Unsung starlet Annie Belle had previously worked in French erotic films under her real name, Annie Brilland, and made a great impression in Jean Rollin’s LIPS OF BLOOD a year before LAURE. She was geared for international superstardom by this film and a Harry Alan Towers star vehicle, BLUE BELLE, neither of which elevated her star status to anything spectacular. After a select few more sex films, her career received a bit of a boost with starring roles in HOUSE ON THE EDGE OF THE PARK and the accurately titled ABSURD. But it was downhill from there, as she became burdened by her alcoholism, becoming bloated and unhealthy-looking. By the time she appeared in her last film, the terrible Italian TV horror ESCAPE FROM DEATH, she had aged 30 years in half that time. On the scale of Italian erotic superstars, Annie is certainly a lower-tiered starlet, but she definitely deserves the cult following she still has today.

The 1.78:1 anamorphically enhanced widescreen transfer of LAURE looks great, with balanced colors and sharp blacks. The image is clean and crisp throughout, with absolutely no signs of damage, and the green jungles, the sparkling water, and Annie Belle’s platinum blonde hairdo look gorgeous. The mono audio track is a mixed bag, with some hissing present and lowered volume during a few dialogue scenes. It’s generally acceptable.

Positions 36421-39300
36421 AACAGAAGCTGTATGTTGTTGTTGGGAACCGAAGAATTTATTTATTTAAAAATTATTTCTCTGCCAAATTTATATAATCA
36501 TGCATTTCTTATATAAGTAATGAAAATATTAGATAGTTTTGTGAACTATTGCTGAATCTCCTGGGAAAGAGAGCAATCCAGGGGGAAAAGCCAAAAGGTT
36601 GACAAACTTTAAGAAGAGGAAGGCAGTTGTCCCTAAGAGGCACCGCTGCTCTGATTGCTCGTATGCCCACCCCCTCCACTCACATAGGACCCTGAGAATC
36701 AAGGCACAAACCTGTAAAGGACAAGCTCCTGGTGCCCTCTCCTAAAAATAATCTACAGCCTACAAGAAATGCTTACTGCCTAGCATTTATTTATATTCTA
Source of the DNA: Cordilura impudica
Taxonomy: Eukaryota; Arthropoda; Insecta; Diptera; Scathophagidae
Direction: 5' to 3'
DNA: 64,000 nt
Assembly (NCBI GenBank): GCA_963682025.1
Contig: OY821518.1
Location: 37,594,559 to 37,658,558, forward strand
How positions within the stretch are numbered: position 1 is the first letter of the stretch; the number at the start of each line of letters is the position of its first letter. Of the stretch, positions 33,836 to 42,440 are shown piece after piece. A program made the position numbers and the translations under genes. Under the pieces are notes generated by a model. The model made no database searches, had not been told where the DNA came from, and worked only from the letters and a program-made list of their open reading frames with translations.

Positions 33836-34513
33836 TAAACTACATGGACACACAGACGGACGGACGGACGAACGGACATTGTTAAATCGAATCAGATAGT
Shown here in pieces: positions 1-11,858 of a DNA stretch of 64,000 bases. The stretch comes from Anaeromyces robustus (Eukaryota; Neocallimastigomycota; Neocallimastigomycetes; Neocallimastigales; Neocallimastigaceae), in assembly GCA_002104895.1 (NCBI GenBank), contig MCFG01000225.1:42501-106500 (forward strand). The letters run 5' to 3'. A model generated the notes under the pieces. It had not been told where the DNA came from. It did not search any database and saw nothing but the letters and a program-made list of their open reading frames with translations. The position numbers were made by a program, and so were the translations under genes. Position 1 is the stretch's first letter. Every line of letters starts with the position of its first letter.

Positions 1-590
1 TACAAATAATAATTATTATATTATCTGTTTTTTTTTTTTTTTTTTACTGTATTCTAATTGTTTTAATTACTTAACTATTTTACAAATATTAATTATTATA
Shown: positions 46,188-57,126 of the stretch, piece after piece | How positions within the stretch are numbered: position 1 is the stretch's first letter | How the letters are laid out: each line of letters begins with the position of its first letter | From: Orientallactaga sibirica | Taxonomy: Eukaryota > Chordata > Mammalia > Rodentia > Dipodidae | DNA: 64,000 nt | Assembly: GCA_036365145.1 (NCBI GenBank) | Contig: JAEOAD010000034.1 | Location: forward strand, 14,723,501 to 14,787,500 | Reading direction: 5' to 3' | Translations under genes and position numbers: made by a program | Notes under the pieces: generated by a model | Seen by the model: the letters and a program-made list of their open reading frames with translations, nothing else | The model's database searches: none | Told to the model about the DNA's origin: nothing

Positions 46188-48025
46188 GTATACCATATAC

For such a lousy film, LAURE has some interesting extras on the disc. Producer Ovidio Assonitis sits down for a 15-minute interview to discuss how LAURE came about, the influence of the EMMANUELLE films on the production, working with the cast, and shooting the film in the Philippines. The most fascinating anecdotes relate how Arsan wrote neither EMMANUELLE nor LAURE, but it was her husband, Louis Jacques who was responsible for both works and who directed LAURE, and that the original star of the film was Linda Lovelace, who was fired for being on drugs and for refusing to do nudity!! Assonitis claims she still appears in a few scenes in the film, but you must have to be very eagle-eyed to find her! A featurette produced by Nocturno DVD utilizes a new interview with star Al Cliver and an almost 10-year-old audio interview with Annie Belle (conducted by Manlio Gomarasca for his “99 Donne” book in 1998). Both performers discuss how they entered acting, how the former couple met each other on the set of BLUE BELLE, working on LAURE in the Philippines, go into detail about their relationship, and confirm Assonitis’ tales of Louis Jacques directing the film and Linda Lovelace being fired. It’s great to hear from Annie Belle after she disappeared, but is quite sad to hear her discuss her alcoholism and still readily admit she is an addict. (Casey Scott)